of foreign-born women were labor force participants, compared with 57.7 percent of
native-born women.

Among the major race and ethnicity groups, the 2013 labor force participation rates for
foreign-born whites (60.0 percent), blacks (71.8 percent), Asians (65.1 percent), and
Hispanics (68.6 percent) were little different from the prior year. In comparison, the
participation rate for native-born whites (63.1 percent) declined in 2013, while the
rates for blacks (59.5 percent), Asians (62.4 percent), and Hispanics (63.7 percent)
showed little change.

In 2013, foreign-born mothers with children under 18 years old were less likely to be
labor force participants than were native-born mothers--59.7 percent versus 72.7 percent.
Labor force participation differences between foreign-born and native-born mothers were
greater among those with younger children than among those with older children. The
labor force participation rate of foreign-born mothers with children under age 6 was
51.2 percent in 2013, much lower than that for native-born mothers with children under
age 6, at 67.4 percent. Among women with children under age 3, the participation rate
for the foreign born (46.7 percent) was 18.2 percentage points below that for native-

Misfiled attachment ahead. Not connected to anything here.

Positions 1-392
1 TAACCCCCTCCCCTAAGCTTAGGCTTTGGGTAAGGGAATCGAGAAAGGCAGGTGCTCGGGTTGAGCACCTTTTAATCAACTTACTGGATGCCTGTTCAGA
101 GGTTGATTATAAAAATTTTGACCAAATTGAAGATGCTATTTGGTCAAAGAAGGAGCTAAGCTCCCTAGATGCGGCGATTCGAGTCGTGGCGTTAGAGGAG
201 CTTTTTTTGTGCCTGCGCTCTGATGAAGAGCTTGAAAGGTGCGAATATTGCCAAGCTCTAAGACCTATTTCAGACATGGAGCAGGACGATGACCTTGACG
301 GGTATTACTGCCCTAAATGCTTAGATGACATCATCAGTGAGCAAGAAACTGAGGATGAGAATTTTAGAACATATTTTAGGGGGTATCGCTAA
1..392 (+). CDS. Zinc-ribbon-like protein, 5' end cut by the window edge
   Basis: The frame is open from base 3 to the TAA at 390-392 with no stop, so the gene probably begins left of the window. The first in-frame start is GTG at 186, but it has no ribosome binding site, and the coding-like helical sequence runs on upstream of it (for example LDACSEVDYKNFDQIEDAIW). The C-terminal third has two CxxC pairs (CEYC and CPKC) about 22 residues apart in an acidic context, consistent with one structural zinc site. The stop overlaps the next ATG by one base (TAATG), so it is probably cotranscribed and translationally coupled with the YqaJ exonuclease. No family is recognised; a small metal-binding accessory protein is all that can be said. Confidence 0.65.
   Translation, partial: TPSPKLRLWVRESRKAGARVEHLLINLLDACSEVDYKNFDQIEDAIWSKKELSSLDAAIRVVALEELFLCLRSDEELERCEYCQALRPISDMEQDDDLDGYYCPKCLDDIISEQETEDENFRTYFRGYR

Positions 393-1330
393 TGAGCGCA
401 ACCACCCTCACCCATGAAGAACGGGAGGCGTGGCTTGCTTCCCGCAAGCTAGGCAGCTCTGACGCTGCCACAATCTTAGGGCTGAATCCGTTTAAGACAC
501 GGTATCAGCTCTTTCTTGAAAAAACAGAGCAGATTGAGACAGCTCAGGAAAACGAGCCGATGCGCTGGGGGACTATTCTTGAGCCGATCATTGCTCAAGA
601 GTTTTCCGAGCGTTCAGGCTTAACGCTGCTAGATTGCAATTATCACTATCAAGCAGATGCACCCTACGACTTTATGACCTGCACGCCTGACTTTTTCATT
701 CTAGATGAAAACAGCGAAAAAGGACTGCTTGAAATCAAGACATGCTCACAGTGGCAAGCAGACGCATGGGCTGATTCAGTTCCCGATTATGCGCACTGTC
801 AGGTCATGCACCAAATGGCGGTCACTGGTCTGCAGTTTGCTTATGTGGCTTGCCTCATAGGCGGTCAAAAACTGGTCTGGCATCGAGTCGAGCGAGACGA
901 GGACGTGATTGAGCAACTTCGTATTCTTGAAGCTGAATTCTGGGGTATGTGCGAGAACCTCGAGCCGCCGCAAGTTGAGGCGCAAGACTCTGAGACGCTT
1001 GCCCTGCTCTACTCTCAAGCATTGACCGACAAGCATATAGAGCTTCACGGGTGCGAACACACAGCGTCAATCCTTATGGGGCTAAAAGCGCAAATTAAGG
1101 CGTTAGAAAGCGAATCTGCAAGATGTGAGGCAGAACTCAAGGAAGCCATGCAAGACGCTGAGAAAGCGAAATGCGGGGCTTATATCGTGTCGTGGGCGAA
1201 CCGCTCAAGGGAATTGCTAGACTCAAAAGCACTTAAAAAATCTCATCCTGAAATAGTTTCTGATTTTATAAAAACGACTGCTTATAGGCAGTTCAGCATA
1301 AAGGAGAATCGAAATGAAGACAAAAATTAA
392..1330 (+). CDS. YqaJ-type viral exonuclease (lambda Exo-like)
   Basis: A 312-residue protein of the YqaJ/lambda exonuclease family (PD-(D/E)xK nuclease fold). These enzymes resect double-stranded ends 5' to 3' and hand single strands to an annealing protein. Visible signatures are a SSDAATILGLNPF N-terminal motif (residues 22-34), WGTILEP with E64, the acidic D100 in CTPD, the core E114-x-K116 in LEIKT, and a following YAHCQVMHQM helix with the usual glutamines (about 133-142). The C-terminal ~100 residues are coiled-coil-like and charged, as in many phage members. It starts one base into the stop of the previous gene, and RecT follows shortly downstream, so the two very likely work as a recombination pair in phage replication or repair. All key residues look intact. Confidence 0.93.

born mothers (64.9 percent). The labor force participation rates of foreign-born and
native-born fathers with children under age 18 were similar, at 93.6 percent and 92.6
percent, respectively. (See table 2.)

By region, the foreign born made up a larger share of the labor force in the West
(23.8 percent) and in the Northeast (19.1 percent) than for the nation as a whole
(16.3 percent) in 2013. In contrast, the foreign born made up a smaller share of the
labor force than for the nation as a whole in the South (14.9 percent) and Midwest
(8.4 percent). (See table 6.)

Unemployment

From 2012 to 2013, the unemployment rate of foreign-born workers declined from 8.1
percent to 6.9 percent, and the jobless rate for the native born fell from 8.1 percent
to 7.5 percent. The over-the-year decrease in the unemployment rate of foreign-born
and native-born workers reflected decreases in the rates for both men and women. The
unemployment rate for foreign-born men fell from 7.5 percent to 6.4 percent, and the